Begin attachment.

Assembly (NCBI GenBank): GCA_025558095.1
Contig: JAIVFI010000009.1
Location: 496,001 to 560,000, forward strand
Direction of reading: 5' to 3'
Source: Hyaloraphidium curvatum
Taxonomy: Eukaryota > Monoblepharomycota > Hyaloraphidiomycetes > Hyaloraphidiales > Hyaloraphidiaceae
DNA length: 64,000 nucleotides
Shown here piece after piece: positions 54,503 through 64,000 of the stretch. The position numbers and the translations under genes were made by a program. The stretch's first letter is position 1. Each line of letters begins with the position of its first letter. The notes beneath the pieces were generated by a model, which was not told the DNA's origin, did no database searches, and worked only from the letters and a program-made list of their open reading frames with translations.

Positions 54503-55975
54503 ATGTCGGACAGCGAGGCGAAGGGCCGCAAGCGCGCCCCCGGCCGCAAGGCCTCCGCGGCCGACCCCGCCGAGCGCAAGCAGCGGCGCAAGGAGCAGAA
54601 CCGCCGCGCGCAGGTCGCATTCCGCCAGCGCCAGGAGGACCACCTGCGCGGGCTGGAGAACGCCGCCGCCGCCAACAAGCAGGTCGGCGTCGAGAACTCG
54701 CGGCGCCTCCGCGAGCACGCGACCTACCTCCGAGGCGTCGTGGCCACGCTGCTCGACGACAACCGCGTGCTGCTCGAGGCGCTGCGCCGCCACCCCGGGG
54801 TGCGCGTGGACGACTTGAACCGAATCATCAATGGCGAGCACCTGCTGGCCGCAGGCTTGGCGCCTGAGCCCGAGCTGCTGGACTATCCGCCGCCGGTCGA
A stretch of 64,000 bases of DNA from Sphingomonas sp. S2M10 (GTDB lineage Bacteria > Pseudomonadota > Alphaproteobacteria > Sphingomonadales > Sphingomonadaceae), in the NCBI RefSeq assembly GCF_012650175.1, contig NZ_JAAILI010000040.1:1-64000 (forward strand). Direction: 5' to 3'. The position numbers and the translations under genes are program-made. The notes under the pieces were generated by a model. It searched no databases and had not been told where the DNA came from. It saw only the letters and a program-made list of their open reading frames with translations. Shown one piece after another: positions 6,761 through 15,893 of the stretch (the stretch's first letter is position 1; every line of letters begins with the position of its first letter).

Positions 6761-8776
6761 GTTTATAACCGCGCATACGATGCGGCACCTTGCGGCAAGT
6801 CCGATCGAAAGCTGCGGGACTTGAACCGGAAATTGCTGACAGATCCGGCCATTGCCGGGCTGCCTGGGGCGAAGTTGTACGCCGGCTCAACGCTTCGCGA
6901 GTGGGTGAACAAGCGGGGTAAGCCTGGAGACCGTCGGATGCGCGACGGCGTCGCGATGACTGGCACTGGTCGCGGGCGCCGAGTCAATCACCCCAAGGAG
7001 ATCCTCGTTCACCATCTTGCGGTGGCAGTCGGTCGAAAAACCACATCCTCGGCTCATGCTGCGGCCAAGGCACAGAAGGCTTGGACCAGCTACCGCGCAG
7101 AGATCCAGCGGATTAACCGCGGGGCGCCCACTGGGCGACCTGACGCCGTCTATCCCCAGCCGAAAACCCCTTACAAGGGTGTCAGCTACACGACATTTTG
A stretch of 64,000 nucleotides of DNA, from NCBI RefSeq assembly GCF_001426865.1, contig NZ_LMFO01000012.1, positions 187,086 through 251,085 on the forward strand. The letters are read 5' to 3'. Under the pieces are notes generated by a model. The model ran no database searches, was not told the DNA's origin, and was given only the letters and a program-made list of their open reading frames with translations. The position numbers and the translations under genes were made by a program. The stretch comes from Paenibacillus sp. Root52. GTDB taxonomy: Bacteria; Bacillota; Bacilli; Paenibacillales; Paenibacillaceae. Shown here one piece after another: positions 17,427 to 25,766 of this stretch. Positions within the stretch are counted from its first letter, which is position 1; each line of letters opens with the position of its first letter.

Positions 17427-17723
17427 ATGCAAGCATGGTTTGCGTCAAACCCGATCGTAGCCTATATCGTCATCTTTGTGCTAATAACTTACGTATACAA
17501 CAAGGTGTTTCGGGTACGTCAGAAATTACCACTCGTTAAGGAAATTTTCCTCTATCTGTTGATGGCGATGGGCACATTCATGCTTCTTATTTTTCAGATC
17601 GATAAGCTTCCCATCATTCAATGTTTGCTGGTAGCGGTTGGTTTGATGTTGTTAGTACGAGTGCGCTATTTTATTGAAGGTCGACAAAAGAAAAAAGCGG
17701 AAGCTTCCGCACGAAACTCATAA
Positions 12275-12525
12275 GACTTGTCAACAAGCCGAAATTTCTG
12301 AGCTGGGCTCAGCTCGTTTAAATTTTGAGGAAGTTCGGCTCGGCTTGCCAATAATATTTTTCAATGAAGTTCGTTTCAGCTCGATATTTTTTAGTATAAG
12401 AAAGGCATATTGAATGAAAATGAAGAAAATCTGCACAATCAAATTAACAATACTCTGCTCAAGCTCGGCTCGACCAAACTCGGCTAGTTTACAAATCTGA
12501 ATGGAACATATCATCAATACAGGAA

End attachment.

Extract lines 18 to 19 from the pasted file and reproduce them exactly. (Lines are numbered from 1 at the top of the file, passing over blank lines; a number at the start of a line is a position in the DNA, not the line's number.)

6901 GTGGGTGAACAAGCGGGGTAAGCCTGGAGACCGTCGGATGCGCGACGGCGTCGCGATGACTGGCACTGGTCGCGGGCGCCGAGTCAATCACCCCAAGGAG
7001 ATCCTCGTTCACCATCTTGCGGTGGCAGTCGGTCGAAAAACCACATCCTCGGCTCATGCTGCGGCCAAGGCACAGAAGGCTTGGACCAGCTACCGCGCAG